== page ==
Alicia arrives and greets Robert, who introduces his friend George. As Robert and Alicia kiss, George looks at a painting of Lady Audley and is startled to see the very image of his "dead" wife. He leaves. Alicia is annoyed that Robert has not asked her a particular question that she hoped he would. Lady Audley enters and is impressed by Robert’s good looks. Alicia becomes annoyed and leads Robert off.
Lady Audley has reacted strangely to meeting Robert. Her heart pounds, her temples throb, and she can scarcely catch her breath. She reflects that Sir Michael, though good and kind, is old. She must secure her future in preparation for his death. She congratulates herself for convincing her first husband, George, of her premature demise. Suddenly, George appears and touches her shoulder. She turns with a shriek. "You are a traitress, Madam he says. He threatens to expose her. She complains that she thought herself deserted when he went off to India. She threatens to silence him using the power of her position. He is not impressed, as his friend, Robert Audley, will aid him. She pretends to feel faint and asks him to bring her water from the well. As he does, she strikes him with an iron rod and pushes him down the well.
ACT TWO - The Conservatory in Audley Court — twelve months later.
The butler and maid dance as they clean the room. Sir Michael enters with Alicia. He asks her to be patient with Robert as he has been distracted by the mysterious loss of his friend, George. He agrees to speak to Robert and hurry things along.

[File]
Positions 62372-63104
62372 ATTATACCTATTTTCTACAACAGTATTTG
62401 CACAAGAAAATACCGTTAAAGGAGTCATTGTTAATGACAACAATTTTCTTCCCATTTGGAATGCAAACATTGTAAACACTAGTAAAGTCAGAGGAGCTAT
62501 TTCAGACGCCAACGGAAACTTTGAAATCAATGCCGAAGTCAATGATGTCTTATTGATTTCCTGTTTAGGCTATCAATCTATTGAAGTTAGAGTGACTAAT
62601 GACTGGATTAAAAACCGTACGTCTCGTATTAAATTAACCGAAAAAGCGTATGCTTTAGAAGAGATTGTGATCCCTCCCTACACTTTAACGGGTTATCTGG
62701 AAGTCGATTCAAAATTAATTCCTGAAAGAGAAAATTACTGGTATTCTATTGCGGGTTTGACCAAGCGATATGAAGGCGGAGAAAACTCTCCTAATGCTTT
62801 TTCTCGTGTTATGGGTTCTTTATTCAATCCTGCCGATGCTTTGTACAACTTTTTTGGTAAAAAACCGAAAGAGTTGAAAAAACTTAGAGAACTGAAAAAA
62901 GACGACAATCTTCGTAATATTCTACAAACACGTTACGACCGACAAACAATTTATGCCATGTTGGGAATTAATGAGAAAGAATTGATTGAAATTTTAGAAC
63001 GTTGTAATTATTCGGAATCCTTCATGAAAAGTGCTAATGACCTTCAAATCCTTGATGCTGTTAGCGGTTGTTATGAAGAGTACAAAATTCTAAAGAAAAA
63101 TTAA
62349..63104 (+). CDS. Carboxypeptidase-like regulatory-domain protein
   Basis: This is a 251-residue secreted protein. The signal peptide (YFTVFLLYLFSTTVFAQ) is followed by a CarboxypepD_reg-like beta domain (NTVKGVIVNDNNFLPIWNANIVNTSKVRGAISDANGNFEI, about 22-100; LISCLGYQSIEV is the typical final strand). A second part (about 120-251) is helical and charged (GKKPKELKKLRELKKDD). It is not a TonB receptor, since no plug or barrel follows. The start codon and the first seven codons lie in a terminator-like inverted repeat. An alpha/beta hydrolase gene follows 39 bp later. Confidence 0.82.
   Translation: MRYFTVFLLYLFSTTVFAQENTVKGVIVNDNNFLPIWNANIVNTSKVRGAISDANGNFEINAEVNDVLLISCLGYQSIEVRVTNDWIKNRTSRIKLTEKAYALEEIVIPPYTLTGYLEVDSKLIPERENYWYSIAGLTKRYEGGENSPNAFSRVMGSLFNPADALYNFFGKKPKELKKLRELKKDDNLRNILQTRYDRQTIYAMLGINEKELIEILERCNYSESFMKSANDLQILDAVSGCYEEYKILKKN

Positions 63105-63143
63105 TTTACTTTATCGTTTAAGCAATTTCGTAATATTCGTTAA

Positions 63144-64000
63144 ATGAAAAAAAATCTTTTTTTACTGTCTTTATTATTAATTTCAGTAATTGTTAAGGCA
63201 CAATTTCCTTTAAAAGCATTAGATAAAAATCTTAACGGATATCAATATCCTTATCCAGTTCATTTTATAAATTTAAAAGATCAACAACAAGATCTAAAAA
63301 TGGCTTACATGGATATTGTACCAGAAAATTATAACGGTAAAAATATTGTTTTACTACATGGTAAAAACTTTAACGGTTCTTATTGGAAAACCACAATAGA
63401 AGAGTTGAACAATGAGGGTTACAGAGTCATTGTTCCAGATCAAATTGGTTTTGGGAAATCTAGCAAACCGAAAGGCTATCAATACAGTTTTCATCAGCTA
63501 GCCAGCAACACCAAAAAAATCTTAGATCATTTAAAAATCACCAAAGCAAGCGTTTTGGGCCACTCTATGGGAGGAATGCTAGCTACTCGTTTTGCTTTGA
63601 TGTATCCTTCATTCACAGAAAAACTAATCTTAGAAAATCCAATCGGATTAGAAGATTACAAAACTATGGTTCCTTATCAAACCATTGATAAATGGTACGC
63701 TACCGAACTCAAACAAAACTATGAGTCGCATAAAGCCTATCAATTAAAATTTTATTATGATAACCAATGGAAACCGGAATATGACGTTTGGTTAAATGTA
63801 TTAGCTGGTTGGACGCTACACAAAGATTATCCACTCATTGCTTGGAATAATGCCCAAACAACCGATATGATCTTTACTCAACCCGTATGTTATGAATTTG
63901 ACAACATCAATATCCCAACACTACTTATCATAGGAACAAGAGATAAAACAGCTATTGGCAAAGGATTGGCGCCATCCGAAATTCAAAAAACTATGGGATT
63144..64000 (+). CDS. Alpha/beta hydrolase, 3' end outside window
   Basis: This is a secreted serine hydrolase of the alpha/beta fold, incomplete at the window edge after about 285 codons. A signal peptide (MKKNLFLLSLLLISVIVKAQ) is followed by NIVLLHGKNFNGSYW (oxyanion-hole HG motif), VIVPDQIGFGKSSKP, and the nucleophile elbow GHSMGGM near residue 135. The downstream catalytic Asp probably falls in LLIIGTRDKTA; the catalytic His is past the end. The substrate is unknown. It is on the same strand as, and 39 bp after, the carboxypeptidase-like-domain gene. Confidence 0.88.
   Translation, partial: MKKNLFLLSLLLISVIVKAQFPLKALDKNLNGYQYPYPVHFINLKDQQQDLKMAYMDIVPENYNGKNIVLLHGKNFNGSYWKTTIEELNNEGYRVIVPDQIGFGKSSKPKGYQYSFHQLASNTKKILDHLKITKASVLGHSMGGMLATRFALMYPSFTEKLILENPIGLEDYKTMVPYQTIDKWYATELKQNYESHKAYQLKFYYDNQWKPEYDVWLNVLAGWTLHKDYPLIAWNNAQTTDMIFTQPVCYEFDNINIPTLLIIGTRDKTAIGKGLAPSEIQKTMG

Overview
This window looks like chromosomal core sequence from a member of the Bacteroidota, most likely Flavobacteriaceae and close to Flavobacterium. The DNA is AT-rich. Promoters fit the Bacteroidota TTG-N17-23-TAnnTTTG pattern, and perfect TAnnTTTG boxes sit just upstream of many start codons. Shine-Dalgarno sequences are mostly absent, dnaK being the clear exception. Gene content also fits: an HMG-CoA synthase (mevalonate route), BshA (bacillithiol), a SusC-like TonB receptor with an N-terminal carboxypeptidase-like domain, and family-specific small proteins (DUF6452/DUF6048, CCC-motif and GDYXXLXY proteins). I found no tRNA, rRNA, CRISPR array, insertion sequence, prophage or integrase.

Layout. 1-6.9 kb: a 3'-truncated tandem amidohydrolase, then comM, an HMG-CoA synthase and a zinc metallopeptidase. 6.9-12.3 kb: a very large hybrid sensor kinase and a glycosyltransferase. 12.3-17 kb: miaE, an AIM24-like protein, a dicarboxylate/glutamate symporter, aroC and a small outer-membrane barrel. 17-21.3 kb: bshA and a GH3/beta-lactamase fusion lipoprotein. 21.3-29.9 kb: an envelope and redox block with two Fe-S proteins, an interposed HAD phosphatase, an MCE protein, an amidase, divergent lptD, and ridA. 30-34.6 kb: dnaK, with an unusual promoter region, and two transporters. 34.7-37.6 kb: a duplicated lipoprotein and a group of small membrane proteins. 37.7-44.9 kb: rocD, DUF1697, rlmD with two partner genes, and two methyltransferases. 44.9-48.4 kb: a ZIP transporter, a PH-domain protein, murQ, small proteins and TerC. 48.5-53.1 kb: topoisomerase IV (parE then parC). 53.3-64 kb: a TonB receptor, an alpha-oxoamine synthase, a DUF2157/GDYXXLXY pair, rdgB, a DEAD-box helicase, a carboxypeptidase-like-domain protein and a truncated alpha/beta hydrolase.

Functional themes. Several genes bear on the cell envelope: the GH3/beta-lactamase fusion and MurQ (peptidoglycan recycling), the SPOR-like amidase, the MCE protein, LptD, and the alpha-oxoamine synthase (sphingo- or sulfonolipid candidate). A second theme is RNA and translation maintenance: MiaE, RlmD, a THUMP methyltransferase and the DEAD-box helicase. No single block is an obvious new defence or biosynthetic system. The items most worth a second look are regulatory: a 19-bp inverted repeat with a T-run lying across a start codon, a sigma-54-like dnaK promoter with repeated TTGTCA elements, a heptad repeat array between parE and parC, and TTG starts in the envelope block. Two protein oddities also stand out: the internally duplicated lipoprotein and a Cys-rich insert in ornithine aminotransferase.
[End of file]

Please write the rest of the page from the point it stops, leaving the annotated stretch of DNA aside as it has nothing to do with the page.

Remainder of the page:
Alicia confesses that she has been questioning Lady Audley’s sincerity. He tells her he will not tolerate having his wife spoken of in such a manner. Alicia pines after her sainted mother and Sir Michael pines after Abigail, his sainted horse. Lady Audley arrives, mistakenly jealous over their reverie. Alicia runs off and Sir Michael pursues her, trying to give her solace.
Luke, drunk, enters and threatens to blackmail Lady Audley: he witnessed her pushing George down the well! She agrees to meet him tonight, bringing a hundred pounds. He kisses her roughly, promising her that there’ll be more than money to give him tonight. He goes off laughing. Robert enters bearing a letter of hers to George and accusing her of bigamy and, he suspects rightly, murder. She snatches the letter from his hand and reminds him that exposing her will tarnish the Audley family name forever. He demands that she leaves the country or he will expose her. He leaves and she decides to stick to her motto, “death or victory.”
Alicia enters in tears, accompanied by Sir Michael. She’s upset because of Robert’s postponement of their marriage and the attraction she’s observed between him and Lady Audley. Lady Audley decides to use Alicia’s misplaced concern to her advantage. She tells them that it is true that Robert is in love with her. Lady Audley asks Sir Michael that Robert be sent away and he agrees.
Robert enters announcing that he is going away for a few days. Robert asks that Lady Audley come with him to London. Sir Michael is aghast and demands that he leave immediately. They continue their argument until Sir Michael is overcome, grasps his heart and has to be carried off. Robert puts two and two together, concluding that his uncle’s intention must be the result of Lady Audley’s work. He leaves to set things right.
On the road to Audley Court Luke is drunk again. Phoebe appears telling Luke that the landlord’s been around looking for the rent. He tells her that they’ll not have to worry about such things in the future.